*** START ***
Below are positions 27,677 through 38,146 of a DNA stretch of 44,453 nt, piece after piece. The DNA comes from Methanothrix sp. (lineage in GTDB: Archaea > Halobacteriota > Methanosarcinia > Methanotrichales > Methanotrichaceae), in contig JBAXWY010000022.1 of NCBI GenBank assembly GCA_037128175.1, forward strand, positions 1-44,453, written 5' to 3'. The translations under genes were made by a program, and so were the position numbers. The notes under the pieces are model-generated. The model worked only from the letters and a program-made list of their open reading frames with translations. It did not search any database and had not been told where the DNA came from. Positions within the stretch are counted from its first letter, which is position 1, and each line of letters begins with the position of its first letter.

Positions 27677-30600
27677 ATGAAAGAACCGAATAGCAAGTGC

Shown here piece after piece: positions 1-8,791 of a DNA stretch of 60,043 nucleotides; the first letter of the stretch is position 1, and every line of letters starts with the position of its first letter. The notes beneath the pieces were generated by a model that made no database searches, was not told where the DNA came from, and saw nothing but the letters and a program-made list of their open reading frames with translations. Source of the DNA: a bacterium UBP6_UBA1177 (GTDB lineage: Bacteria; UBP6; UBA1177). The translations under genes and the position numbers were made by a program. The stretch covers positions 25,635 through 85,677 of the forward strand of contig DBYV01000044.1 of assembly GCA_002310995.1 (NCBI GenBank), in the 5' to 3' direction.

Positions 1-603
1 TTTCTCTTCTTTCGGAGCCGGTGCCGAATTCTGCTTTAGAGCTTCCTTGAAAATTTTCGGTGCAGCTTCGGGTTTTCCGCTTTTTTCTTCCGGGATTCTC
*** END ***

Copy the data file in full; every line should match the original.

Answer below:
Below are positions 27,677 through 38,146 of a DNA stretch of 44,453 nt, piece after piece. The DNA comes from Methanothrix sp. (lineage in GTDB: Archaea > Halobacteriota > Methanosarcinia > Methanotrichales > Methanotrichaceae), in contig JBAXWY010000022.1 of NCBI GenBank assembly GCA_037128175.1, forward strand, positions 1-44,453, written 5' to 3'. The translations under genes were made by a program, and so were the position numbers. The notes under the pieces are model-generated. The model worked only from the letters and a program-made list of their open reading frames with translations. It did not search any database and had not been told where the DNA came from. Positions within the stretch are counted from its first letter, which is position 1, and each line of letters begins with the position of its first letter.

Positions 27677-30600
27677 ATGAAAGAACCGAATAGCAAGTGC

Shown here piece after piece: positions 1-8,791 of a DNA stretch of 60,043 nucleotides; the first letter of the stretch is position 1, and every line of letters starts with the position of its first letter. The notes beneath the pieces were generated by a model that made no database searches, was not told where the DNA came from, and saw nothing but the letters and a program-made list of their open reading frames with translations. Source of the DNA: a bacterium UBP6_UBA1177 (GTDB lineage: Bacteria; UBP6; UBA1177). The translations under genes and the position numbers were made by a program. The stretch covers positions 25,635 through 85,677 of the forward strand of contig DBYV01000044.1 of assembly GCA_002310995.1 (NCBI GenBank), in the 5' to 3' direction.

Positions 1-603
1 TTTCTCTTCTTTCGGAGCCGGTGCCGAATTCTGCTTTAGAGCTTCCTTGAAAATTTTCGGTGCAGCTTCGGGTTTTCCGCTTTTTTCTTCCGGGATTCTC